'VISION OF A WORLD WITHOUT WEAPONS'
The Times – 21 April 1995
Your correspondents (March 21, 29, April 11, 17) quote the Non-Proliferation Treaty as if it commits the signatories to nuclear disarmament by itself. It does not.
The preamble to the treaty states that nuclear disarmament should occur "pursuant to" (that is, in conformity with) "a treaty on general and complete disarmament". Article VI similarly commits the signatories "to pursue negotiations in good faith on effective measures relating to cessation of the nuclear arms race at an early date and to nuclear disarmament, and on a treaty on general and complete disarmament under strict and effective international control" (my italics).
However, the size of Britain's minimum deterrent has never been related to the size of Soviet or American arsenals. Clearly, as a new system Trident must still be able to threaten unacceptable retaliation at the end of its 30-year lifetime, not just at the beginning.
The "significant enhancement" of capability (mentioned by previous correspondents) which it offers over Polaris caters for the potential development of counter-measures throughout this long period. It in no way involves us in the nuclear arms race previously conducted by the superpowers with their tens of thousands of warheads.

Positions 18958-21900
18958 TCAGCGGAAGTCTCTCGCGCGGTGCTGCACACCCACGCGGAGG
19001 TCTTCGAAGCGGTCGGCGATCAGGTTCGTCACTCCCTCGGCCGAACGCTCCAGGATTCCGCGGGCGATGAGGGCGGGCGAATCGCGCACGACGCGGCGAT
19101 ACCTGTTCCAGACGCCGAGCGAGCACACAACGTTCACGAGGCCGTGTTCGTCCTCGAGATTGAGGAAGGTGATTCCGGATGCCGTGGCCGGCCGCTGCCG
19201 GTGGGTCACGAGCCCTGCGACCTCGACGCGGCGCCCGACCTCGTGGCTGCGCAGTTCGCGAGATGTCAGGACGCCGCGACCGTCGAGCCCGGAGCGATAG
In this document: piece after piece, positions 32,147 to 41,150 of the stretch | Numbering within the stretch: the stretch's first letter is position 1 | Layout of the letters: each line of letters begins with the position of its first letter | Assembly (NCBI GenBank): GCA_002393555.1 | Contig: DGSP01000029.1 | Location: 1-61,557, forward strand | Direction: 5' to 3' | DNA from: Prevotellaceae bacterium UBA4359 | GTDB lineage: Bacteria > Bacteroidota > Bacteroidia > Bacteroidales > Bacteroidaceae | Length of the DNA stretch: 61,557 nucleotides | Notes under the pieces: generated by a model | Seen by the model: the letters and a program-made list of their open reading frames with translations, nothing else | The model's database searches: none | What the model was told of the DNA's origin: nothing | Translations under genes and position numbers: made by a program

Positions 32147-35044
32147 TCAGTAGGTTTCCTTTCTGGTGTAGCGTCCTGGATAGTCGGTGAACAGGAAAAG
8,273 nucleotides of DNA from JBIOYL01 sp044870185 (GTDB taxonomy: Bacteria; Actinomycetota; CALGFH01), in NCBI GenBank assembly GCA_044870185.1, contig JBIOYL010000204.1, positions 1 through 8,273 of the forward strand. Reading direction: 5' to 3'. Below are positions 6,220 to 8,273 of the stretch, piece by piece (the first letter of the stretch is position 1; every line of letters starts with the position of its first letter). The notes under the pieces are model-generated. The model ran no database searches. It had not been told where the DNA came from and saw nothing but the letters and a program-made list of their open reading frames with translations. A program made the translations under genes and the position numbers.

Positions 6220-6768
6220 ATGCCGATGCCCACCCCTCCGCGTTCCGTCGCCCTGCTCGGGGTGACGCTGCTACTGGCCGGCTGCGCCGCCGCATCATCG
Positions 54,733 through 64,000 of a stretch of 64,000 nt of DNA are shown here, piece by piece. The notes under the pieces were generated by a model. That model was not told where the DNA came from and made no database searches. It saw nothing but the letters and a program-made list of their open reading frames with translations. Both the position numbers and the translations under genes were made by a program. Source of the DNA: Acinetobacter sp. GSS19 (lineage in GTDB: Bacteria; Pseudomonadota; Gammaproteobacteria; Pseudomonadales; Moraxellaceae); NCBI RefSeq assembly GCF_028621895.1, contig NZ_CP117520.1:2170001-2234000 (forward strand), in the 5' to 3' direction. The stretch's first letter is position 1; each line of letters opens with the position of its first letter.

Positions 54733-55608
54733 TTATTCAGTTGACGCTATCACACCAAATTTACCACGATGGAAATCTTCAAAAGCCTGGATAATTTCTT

The treaty's vision of general and complete disarmament will never become reality until all men are able to live together without the need for conventional weapons. In that event, nuclear forces would also be redundant. Yet, it is obvious that abandoning all nuclear weapons in an un-reformed world would be a recipe for disaster: in a conventional war the former nuclear powers would immediately race to reacquire the bomb. The first to succeed would then use its monopoly, as in 1945.
Fortunately, neither Article VI nor the preamble requires a nuclear-free world to be achieved before general and complete disarmament. It is only the nuclear arms race which is to be ended at an early date and this, indeed, has happened. Britain's proposed Trident fleet neither contravenes the NPT, nor will it lead to the spread of nuclear weapons to any other country that its opponents care to name.
Dr JULIAN LEWIS
Policy Research Associates